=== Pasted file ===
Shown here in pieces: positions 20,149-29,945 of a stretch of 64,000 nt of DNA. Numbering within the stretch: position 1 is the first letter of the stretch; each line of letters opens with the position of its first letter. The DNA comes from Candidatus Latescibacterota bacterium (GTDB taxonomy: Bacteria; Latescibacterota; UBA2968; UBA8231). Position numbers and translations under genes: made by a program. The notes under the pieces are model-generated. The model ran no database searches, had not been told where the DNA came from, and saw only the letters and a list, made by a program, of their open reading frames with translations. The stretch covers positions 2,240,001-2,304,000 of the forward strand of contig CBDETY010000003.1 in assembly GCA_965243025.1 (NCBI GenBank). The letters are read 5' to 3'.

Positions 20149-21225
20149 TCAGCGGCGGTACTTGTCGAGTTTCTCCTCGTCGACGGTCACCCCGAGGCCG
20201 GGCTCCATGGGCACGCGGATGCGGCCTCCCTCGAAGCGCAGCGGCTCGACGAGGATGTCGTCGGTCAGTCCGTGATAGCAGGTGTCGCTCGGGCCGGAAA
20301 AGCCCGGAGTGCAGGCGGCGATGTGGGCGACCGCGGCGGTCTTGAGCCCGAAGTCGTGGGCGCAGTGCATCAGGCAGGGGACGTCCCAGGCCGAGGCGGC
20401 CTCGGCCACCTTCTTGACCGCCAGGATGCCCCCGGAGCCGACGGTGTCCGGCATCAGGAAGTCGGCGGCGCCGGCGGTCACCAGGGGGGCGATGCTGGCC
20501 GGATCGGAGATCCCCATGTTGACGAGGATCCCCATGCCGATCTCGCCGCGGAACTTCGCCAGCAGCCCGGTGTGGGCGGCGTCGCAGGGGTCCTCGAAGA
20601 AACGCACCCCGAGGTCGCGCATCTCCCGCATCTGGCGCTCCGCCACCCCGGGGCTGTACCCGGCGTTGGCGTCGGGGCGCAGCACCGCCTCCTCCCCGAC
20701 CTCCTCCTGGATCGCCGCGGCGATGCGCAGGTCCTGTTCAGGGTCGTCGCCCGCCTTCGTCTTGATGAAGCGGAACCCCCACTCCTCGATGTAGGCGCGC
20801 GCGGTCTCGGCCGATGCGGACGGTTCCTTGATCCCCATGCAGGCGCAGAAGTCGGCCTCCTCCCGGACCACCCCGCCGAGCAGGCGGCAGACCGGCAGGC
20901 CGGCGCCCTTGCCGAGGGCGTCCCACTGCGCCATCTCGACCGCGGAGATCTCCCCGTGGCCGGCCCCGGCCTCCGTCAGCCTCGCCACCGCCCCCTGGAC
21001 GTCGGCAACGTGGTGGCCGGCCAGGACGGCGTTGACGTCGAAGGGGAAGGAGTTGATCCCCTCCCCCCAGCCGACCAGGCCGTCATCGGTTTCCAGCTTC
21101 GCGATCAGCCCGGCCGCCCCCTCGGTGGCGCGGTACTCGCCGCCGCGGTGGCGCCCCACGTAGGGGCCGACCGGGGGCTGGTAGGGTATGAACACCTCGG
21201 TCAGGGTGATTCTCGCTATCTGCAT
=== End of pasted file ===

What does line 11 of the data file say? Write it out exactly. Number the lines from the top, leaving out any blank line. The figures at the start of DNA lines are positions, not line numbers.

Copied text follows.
20901 CGGCGCCCTTGCCGAGGGCGTCCCACTGCGCCATCTCGACCGCGGAGATCTCCCCGTGGCCGGCCCCGGCCTCCGTCAGCCTCGCCACCGCCCCCTGGAC